Reverse Engineering Win32 Applications

This course will familiarize students with all aspects of reverse engineering (reversing) Windows 32-bit applications for the purposes of locating flaws and developing exploits. By the end of this course students will be able to understand, locate, and exploit all of the common flows in 32-bit Windows software. These flaws include, but are not limited to, buffer overflow, heap overflows, format string flaws, section overflows, and kernel flaws. Along the way students will gain a better understanding of how Windows 32-bit applications work and will be exposed to a number of common reversing tools such as specialized debuggers (IDA Pro) and fuzzers. As always, you will also learn how to leverage Python and other scripting tools in order to automate the discovery and exploitation of software flaws.

 

A non-exhaustive list of topics to be covered includes:

  • Getting started
    • Acquiring software
      • Virtualization
    • Debuggers
      • IDA Pro
      • Freeware Windows debuggers
    • Scripting tools
    • Decompilers
    • Fuzzers
  • Setting up your testing environment
  • A little Assembly
    • Basics of 32-bit Intel Assembly
    • Calling conventions used by Windows
  • Stack overflows
    • Theory
    • Locating
    • Calculating offsets
    • Payload delivery
    • Exploit techniques
    • Stack protectors
  • Heap overflows
    • Theory
    • Locating
    • Payload delivery
    • Exploit techniques
  • Format string flaws
    • Theory
    • Locating
    • Payload delivery
    • Exploit techniques
  • Section overflows and kernel flaws
    • Theory
    • Locating
    • Payload delivery
    • Exploit techniques
  • Automation
    • Automating flaw discovery
      • Python
      • Shell scripting
      • Fuzzers
  • Shellcoding basics
    • Theory
    • Where to get shell code
    • Writing your own shell code
  • Metasploit
    • Creating exploit modules
    • Avoiding detection

Dr. Philip Polstra

Dr. Philip Polstra (Dr. Phil) has been involved with technology since an early age. He and one of his brothers cleaned out their savings to purchase a TI-99/4a computer in the early 80’s, much to the chagrin of his parents. He has been tinkering with computers and electronics ever since. Phil is an internationally recognized hardware hacker and information security expert. He has made repeat appearances at several of the top conferences worldwide. Here are just a few of the conferences he has spoken at: DEFCON (six times in four years), Blackhat, 44CON, GrrCON, BruCon, ForenSecure, SecTOR, c0c0n, Shakacon, B-sides Detroit, and B-sides Iowa. His work on developing small affordable hacking devices is documented in the book “Hacking and Penetration Testing with Low Power Devices”. He is also known for his work on USB hacking and forensics. Phil has published several articles on USB-related topics.

Phil is an Associate Professor in the department of Math, Computer Science, and Statistics at Bloomsburg University of Pennsylvania where he teaches Digital Forensics. His current research focus is on developing ultra-low-power hacking hardware. Phil also performs security penetration tests and forensic investigations on a consulting basis. His book “Linux Forensics” is considered a must have by a number of people in the forensics and information security community.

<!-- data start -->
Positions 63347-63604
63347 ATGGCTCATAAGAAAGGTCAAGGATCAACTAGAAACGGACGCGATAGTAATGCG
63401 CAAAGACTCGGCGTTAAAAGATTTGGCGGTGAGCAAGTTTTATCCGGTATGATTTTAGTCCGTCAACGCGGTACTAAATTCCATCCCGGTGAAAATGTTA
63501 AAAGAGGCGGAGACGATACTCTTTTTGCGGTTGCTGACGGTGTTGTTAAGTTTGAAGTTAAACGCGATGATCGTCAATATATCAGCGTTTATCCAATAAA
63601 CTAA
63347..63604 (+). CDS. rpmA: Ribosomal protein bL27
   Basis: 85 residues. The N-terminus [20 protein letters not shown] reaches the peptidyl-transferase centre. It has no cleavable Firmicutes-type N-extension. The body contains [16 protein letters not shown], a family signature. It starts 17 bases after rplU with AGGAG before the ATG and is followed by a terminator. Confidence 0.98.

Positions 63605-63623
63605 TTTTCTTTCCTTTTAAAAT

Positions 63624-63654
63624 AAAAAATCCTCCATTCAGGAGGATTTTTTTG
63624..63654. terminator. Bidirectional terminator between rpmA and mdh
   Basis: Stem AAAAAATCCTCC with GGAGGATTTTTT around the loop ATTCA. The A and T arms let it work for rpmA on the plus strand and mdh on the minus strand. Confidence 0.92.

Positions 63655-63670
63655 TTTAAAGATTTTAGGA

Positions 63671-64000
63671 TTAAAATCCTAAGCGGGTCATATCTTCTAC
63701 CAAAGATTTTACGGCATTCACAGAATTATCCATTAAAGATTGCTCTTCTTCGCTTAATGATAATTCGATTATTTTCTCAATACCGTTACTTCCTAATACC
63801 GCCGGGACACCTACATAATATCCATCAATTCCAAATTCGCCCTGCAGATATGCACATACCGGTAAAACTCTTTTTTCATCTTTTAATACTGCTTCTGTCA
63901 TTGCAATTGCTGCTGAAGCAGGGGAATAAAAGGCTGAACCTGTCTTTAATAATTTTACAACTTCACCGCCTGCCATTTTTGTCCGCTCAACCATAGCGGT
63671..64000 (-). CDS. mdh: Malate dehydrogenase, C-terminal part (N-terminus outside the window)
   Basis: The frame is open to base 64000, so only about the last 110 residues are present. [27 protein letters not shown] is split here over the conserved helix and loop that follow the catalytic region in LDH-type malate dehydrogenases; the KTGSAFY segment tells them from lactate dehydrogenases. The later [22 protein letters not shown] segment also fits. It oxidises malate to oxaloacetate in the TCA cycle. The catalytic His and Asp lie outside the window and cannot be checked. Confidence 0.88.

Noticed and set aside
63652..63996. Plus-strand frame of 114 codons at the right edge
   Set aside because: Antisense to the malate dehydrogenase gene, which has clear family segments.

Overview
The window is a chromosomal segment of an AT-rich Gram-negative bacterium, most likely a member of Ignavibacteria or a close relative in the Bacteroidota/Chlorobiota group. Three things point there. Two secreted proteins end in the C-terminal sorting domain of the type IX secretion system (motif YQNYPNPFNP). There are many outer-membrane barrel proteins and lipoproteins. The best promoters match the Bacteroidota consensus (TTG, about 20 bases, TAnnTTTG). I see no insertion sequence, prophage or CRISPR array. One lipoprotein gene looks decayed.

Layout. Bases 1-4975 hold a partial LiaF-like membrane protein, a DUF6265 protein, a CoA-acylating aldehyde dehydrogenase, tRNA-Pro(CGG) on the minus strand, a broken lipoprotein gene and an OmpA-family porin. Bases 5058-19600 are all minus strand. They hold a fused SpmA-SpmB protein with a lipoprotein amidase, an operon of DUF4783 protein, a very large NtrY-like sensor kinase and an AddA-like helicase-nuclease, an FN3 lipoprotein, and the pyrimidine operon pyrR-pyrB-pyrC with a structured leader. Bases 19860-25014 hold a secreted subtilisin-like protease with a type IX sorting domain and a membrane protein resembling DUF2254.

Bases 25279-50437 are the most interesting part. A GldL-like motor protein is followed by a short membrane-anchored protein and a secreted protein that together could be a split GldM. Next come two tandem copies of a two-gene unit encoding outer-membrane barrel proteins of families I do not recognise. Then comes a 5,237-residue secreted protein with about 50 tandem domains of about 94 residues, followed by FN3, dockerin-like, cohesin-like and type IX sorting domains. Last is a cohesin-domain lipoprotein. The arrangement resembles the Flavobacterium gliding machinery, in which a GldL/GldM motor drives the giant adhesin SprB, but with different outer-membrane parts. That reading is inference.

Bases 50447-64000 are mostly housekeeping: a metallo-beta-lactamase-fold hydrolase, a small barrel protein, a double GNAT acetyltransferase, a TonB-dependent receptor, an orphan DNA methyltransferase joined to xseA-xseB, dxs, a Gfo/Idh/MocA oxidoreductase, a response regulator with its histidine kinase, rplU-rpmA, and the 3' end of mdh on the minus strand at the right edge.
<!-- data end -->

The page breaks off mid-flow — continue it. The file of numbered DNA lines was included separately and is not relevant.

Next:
In addition to in-person training, consulting, presenting at conferences, and running conference workshops, Phil has also produced hundreds of instructional videos. His video courses are available at PentesterAcademy.com, PluralSight, O’Reilly, udemy.com, and elsewhere.

When not teaching, Phil enjoys spending time with his family, tinkering with electronics, attending infosec conferences, experimenting with software defined radio (SDR) and various aviation activities. Phil is an accomplished aviator with a dozen ratings, all of which are current. Phil’s ratings include Commercial Pilot, Flight Instructor, Airframe and Powerplant Mechanic, Aircraft Inspector, and Avionics Technician. His flight hours are measured in the thousands and he has been known to build aircraft.


Books Authored by Philip


Linux Forensics     (5 Stars on Amazon.com)

Linux Forensics will guide you step by step through the process of investigating a computer running Linux. Everything you need to know from the moment you receive the call from someone who thinks they have been attacked until the final report is written is covered in this book. All of the tools discussed in this book are free and most are also open source.



Hacking and Penetration Testing with Low Power Devices     (4.5 Stars on Amazon.com)

Hacking and Penetration Testing with Low Power Devices shows you how to perform penetration tests using small, low-powered devices that are easily hidden and may be battery-powered. It shows how to use an army of devices, costing less than you might spend on a laptop, from distances of a mile or more. The book shows you how to use devices running a version of The Deck, a full-featured penetration testing and forensics Linux distribution, and can run for days or weeks on batteries due to their low power consumption. Author Philip Polstra shows how to use various configurations, including a device the size of a deck of cards that can easily be attached to the back of a computer.